It goes without saying that understanding the competitive landscape is crucial to identifying competitors and succeeding in the market. Consulting firms, such as Corporate Business Solutions Reviews, and academic strategists over the years have studied countless organizations and derived several competitive analysis frameworks. A few examples include:
- Porter’s Five Forces
- Industry Lifecycle Analysis
- Strategic Groups Analysis
We can use these established strategy frameworks to understand the competitive environment in our industry. Understanding competitive dynamics enables you to ask lots of other interesting questions.
Useful insights we discover include:
- How concentrated the market is.
- Competitor background (traditional, foreign, lots of new players).
- Positioning along the Value Chain.
- How competitors have evolved.
- What has happened to financials.
These insights lead us to the right, probing strategic questions, such as:
- How easy is it to grow market share?
- How easy is it to enter?
- Who are suppliers and buyers and what is their power?
- What are the key industry trends?
- Why is the industry in decline or growth?
Porter’s Five Forces
In the 1940s, the Structure Conduct Performance (SCP) framework was invented as a standard tool for market analysis. The SCP framework is now rarely used, as it has evolved into Porters Five Forces.
Michael Porter’s Five Forces analysis provides a framework for the structural analysis of an industry or a market. Porter assumes that competition in an industry depends on five basic forces:
- Potential New Entrants
- Internal Rivalry
- Substitutes (and Complements)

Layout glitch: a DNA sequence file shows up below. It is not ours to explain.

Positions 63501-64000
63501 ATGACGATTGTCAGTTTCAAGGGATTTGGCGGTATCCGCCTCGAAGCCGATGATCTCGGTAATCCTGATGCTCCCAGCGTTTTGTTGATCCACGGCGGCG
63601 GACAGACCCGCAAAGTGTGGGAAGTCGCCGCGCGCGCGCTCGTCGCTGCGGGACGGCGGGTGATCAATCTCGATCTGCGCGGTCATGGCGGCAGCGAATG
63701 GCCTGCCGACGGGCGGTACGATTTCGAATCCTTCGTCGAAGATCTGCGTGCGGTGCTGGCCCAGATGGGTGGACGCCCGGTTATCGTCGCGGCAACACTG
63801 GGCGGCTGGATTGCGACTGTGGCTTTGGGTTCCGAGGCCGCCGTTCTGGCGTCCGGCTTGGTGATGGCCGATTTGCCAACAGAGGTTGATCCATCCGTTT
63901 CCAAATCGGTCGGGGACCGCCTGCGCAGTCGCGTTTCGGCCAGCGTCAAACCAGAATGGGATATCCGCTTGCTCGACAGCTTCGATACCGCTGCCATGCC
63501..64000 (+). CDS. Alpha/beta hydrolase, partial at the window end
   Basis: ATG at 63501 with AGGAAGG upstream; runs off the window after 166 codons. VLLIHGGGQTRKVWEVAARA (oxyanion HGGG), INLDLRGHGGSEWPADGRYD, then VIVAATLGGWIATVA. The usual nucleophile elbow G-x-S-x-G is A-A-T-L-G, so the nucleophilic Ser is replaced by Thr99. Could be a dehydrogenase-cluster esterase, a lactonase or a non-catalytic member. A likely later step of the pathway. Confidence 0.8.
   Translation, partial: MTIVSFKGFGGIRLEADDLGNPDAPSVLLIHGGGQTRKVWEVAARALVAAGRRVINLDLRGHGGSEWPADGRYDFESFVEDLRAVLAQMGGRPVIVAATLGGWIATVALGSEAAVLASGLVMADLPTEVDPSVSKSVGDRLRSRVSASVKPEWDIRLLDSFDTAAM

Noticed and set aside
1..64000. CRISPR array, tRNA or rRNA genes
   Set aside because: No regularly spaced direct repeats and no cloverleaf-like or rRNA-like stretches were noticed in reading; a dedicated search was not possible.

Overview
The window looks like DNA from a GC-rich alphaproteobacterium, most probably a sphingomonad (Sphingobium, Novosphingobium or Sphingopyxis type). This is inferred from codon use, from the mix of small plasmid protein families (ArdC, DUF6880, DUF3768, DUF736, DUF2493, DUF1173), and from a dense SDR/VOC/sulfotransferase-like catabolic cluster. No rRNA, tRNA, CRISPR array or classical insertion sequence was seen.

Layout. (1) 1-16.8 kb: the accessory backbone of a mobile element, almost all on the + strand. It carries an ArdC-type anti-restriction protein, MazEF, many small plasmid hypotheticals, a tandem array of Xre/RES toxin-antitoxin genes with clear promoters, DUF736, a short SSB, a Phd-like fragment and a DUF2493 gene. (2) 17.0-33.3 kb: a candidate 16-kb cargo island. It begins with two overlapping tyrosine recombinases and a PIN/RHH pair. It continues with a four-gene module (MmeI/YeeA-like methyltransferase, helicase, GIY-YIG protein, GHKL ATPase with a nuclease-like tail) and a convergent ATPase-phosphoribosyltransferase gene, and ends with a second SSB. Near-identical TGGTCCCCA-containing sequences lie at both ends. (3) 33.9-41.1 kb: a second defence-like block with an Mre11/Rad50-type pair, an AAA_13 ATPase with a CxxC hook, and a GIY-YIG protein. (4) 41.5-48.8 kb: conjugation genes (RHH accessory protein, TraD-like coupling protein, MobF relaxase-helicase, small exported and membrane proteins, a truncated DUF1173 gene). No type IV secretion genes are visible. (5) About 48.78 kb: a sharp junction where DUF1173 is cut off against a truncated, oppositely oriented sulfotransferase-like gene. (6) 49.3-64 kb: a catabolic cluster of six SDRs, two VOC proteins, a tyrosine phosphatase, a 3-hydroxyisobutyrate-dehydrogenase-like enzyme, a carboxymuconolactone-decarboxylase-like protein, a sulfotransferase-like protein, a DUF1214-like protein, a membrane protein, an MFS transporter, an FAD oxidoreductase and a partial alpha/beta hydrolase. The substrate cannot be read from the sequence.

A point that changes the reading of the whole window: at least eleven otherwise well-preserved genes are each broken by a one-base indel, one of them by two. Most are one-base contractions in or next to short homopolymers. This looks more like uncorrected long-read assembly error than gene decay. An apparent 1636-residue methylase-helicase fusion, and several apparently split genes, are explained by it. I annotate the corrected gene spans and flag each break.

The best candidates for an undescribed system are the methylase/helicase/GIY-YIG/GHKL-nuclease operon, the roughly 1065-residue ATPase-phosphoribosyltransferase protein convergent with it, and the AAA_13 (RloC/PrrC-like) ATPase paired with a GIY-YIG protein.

The strength of each force for a particular industry is identified by considering important technical and economic characteristics. The collective strength of these forces determines the ultimate profit potential and allocation in the industry.
Porter’s Five Forces analysis is often used strictly qualitatively. But, quantifying findings broadens the scope for applications of this framework.
Industry Lifecycle Overview
Lifecycle Analysis presumes that sales and profitability in an industry follow a predictable pattern. In this model, we distinguish among five stages of development:
Note that growth is still possible in mature categories, but typically will require greater investment or greater creativity than in less mature categories.
The model assumes that, as time progresses, markets move through distinct stages. Each stage is characterized by distinct attributes and thus, as has distinct competitive strategies that work well.
For instance, the Growth phase is characterized by significant increase in sales volume growth and profitability. It is also marked by decreasing prices due to competitive pressure. As such, successful competitive strategies include:
- Focus on building customer loyalty and repeat purchases.
- Invest in process improvement to reduce manufacturing costs faster than prices are falling.
- Proactively invest in capacity to maintain cost advantage and discourage additional competitive entry.
The results of Industry Lifecycle Analysis can drive a number of strategic hypotheses, such as:
- Forecasts of industry or product sales
- Estimations of competitors’ strategic moves
- Identification of the appropriate pricing for a product
Strategic Groups Analysis
Lastly, let’s take a look at Strategic Groups Analysis. The idea behind this framework is that companies that share similar strategies compete more directly with each other than with other firms in the same industry. They are conceptual clusters, as strategic groups are identified merely for analytical purposes in order to better understand competition within an industry.
An industry could have one strategic group if all the firms followed the same strategy, alternatively, each firm in an industry could be in its own strategic group. Identifying strategic groups may help focus analysis on more direct competitors.
Firms like Corporate Business Solutions can help conduct these competitive analyses for your organization.